Here’s how to properly regulate Big Tech in two easy steps.
During a conversation with Blake Masters on a recent episode of his podcast (go to 48:40 at that link), Andrew Klavan mentioned the contra-regulation argument he sometimes hears that government is simply too slow and legislators too old and out of touch to regulate fast-moving technology. The only response Masters and Klavan offered (per my memory, having not relistened to the whole thing) was that we just need new legislators who can keep up.
I’m not sure that’s the whole answer, or even really a necessary part of the right answer. Of course, that doesn’t mean I’m against electing new legislators. That’s needed for other reasons. I just think it’s important to identify the core of solutions to our problems if we’re actually going to solve them.
The irreducible part of any solution involving government is to simplify. Klavan is on the right track, in my view, when he points to the part in the Declaration of Independence explaining that the reason governments are “instituted among Men” is to “secure [our] rights.” The rights come from elsewhere than government, and so can the attacks on our rights. A government “deriving [its] just powers from the consent of the governed” protects us from those attacks, whether they come from tyrants or tech moguls.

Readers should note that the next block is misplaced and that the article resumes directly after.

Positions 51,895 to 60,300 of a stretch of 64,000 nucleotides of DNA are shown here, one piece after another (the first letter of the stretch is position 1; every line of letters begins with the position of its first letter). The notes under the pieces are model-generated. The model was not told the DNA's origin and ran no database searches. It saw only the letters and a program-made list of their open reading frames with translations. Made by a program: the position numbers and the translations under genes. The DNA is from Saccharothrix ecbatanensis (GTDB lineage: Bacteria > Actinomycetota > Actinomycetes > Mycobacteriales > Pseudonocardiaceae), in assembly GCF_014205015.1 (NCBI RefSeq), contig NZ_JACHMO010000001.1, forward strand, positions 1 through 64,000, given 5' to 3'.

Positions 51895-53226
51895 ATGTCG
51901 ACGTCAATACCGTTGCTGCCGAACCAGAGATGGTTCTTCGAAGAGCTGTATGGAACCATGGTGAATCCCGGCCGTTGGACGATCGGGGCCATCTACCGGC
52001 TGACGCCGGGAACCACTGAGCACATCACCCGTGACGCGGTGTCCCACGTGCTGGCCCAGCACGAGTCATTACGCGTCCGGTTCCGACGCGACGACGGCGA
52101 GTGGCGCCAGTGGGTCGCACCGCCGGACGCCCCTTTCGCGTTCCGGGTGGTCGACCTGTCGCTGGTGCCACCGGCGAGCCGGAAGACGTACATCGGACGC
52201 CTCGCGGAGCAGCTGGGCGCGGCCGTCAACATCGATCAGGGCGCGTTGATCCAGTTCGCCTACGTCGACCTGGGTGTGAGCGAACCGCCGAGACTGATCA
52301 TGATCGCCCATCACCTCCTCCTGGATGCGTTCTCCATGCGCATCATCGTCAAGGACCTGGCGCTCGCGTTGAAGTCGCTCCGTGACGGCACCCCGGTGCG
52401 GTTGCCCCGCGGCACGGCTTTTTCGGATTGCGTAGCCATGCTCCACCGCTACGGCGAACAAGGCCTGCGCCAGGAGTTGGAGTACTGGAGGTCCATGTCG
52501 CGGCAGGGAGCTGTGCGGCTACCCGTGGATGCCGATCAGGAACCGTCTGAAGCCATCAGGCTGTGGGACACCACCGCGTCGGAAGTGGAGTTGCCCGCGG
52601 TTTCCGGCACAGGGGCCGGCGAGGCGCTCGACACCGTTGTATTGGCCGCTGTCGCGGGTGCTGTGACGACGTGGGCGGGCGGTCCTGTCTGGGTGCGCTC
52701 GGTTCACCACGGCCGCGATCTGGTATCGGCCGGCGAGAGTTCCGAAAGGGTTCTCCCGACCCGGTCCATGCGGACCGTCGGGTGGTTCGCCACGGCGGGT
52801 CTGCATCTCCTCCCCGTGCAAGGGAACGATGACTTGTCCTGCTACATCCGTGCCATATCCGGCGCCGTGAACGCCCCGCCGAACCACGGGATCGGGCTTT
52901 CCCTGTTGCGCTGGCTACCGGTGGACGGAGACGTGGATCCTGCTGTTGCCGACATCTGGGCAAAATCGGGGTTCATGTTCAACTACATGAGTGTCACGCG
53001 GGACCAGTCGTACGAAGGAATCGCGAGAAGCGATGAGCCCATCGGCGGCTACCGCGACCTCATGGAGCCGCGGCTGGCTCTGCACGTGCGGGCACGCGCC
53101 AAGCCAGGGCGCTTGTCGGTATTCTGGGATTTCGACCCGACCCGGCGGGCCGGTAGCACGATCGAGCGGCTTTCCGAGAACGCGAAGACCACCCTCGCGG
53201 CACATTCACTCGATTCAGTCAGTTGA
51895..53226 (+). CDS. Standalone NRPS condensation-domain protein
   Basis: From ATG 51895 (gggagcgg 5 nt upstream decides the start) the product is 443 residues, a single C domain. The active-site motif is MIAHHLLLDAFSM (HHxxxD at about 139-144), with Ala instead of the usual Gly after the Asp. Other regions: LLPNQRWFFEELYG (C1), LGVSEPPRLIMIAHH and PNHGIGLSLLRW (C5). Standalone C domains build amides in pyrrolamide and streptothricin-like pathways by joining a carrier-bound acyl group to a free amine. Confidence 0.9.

That focus on rights can be a trap, however, if it implies jacking up government to the size of the giants.
We need to simplify the response as well as the goals. Preventing companies from taking away our rights does not require government to micromanage the companies. It just requires government to say, “You can’t do that.” You can’t encourage people to build their entire movements on your platform and then wipe them out when they become significant enough that they might affect some political outcome that you like. You can’t market yourself as a one-stop shop for all published material in the universe and then block certain books.
Such language shouldn’t be too difficult to draft, and it needn’t be too detailed. Granting users some sort of rights to their information and to consistent service would be sufficient, then the users could enforce their own rights. There could even be pro-competitive thresholds that increase limits on corporate discretion the greater their market share.
Much of the necessary framework was developed to cover phone carriers. That is why one often hears about eliminating the Section 230 exemption that protects the tech giants from being sued for content on their sites. Sweeping that one provision away might be sufficient: If the companies are going to appoint themselves arbiters of what can be said on their sites, then they have to be accountable for what they allow.
Whatever mixture of polices might emerge from public and legislative debate, we must get back to a more foundational understanding of how this process works. We don’t have to put government in charge of a sector and assume that it will be benevolent and work in the people’s best interests. It won’t (at least not for long). We just have to remember that the role of government is to safeguard our rights and freedoms.
Featured image by Chris Yang on Unsplash.